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Cancer Skeleton

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When archeologist Michaela Binder dug through a tomb of skeletons in Sudan she found one that looked different.

"This looks like it came from a man."

The PhD student unearthed bones infested with lesions and holes - and suspected cancer. "At first, I wasn't sure if this is actually a disease. Because we have a lot of termites in the area, who tend to eat bones or tend to make a lot of small holes in the bones too."

Scientists inside an archeology lab at the British Museum used Xray machines and high-powered microscopes to confirm the skeleton's cancer.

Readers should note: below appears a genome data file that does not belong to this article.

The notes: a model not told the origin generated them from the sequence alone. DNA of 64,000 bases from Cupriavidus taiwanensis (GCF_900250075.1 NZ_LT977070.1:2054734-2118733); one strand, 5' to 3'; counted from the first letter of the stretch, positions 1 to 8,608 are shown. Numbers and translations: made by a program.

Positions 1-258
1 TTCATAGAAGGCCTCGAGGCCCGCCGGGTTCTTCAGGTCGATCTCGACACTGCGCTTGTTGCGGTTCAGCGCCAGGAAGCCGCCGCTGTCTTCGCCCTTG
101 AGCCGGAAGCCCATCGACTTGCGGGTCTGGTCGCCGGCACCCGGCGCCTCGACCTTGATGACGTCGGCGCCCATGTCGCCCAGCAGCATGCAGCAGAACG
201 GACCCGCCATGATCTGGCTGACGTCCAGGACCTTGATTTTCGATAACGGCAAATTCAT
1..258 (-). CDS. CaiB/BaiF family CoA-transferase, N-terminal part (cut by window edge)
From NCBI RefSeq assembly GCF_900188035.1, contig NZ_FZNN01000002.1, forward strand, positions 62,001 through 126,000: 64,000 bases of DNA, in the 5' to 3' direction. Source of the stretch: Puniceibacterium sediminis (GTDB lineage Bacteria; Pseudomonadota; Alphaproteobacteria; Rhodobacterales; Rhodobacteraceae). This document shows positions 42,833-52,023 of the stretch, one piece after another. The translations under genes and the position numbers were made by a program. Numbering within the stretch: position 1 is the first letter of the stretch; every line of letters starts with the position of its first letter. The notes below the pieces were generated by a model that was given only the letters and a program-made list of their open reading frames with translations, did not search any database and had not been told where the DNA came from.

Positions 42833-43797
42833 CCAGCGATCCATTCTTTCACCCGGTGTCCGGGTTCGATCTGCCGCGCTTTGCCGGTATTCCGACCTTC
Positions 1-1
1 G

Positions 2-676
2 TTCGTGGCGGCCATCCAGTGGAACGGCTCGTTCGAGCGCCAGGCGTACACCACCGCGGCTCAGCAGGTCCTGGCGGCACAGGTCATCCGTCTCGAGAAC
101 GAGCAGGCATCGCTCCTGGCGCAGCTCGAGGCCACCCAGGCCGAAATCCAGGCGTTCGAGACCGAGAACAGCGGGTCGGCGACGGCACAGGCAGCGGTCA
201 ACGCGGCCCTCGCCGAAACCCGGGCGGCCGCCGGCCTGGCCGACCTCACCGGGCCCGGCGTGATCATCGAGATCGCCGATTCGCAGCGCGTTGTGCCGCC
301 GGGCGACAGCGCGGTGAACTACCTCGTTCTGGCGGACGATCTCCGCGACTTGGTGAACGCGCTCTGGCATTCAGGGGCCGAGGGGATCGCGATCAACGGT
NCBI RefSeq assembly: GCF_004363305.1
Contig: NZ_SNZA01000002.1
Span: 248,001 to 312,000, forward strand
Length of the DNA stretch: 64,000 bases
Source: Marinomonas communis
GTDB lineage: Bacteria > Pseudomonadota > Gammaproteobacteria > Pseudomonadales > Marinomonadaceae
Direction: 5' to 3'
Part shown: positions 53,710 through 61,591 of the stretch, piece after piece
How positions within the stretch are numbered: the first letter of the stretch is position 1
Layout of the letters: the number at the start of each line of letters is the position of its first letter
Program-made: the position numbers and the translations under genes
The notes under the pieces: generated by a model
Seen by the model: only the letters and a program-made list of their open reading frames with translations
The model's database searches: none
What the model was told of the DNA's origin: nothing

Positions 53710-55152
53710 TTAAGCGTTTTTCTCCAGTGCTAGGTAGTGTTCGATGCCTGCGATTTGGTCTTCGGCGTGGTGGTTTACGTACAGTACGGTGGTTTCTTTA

Daniel Antoine is the British Museum's expert on ancient diseases. He worked with Binder to examine the man's remains.

Experts determined the man died of metastatic cancer, that started in his organs and spread to his bones. He was between 25 and 35 years old. "This represents the earliest and most complete skeleton of this type of cancer."

Researchers say if archeologists can find more ancient remains with cancer - they could better understand how the disease evolves over time.

Researchers say they don't know what caused the cancer 3,000 years ago. They say it could have been smoke from wood fires, bad genes or an infectious disease.

 

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